Composting, like owning a dog, is an activity some might think isn’t feasible in small New York apartments. But many people do, and they don’t need a compost shack on acres of boundless majesty to recycle and divert food scraps from landfill. It’s actually fairly easy to compost under your sink.
The L met up with Roz and Dominique of Leave It Better, an organization teaching kids in city schools composting and gardening, to learn how to DIY decompose. Classroom compost bins, like a compost bin one might put under a sink, are also known as worm bins. These bins rely on red wiggler worms to digest food scraps and excrete nutrient-rich compost that can then be used for gardening, nourishing street trees, or donating to larger farm-related projects.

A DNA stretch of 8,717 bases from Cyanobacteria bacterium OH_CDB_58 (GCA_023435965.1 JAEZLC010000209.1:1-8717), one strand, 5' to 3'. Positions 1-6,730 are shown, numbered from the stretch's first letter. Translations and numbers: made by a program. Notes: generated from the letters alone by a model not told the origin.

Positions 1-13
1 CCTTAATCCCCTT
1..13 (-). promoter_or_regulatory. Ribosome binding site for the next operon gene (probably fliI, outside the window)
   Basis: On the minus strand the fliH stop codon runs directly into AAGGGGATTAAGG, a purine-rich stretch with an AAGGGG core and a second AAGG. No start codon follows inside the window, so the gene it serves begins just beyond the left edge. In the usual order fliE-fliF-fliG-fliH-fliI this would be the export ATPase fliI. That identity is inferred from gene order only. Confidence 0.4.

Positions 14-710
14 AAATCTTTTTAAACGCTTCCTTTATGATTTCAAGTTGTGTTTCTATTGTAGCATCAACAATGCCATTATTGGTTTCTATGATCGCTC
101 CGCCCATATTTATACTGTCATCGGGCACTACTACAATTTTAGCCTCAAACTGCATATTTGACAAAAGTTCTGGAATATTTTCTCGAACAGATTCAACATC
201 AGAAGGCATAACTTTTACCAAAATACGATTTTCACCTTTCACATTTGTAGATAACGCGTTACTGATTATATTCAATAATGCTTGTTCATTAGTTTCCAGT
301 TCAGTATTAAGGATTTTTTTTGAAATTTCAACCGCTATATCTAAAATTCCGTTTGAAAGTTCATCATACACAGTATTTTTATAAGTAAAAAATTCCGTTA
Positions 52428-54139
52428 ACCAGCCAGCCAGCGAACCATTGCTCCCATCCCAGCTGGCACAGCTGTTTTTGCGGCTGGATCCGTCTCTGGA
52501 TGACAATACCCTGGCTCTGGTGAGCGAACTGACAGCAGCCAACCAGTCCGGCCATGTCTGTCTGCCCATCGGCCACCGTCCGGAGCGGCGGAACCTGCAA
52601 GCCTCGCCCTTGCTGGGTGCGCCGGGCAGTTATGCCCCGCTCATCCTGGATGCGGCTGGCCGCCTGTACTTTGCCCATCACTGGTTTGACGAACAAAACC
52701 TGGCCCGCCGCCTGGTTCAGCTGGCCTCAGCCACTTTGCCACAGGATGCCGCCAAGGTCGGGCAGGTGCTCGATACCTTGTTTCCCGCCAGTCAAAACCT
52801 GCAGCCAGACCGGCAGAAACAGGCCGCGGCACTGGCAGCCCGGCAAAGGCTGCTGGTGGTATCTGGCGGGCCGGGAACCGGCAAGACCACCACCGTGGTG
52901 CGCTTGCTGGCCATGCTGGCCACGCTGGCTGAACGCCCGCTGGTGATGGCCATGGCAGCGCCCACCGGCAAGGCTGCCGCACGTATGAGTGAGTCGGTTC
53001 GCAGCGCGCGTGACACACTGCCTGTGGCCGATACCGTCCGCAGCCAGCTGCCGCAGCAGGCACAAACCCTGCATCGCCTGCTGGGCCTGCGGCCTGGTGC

Aside from teaching kids how to create the perfect, moist conditions for the worms, Leave It Better also documents the kids’ learning process—Roz and Dominique give the kids, ranging from elementary school age to teens, flip cams in order to interview one another and show off their handiwork. Last year, Leave It Better used this footage to produce a documentary on composting and school gardens called reGeneration—you can watch the trailer, as well as our how-to video, after the jump.
You can follow Sydney Brownstone on Twitter @sydbrownstone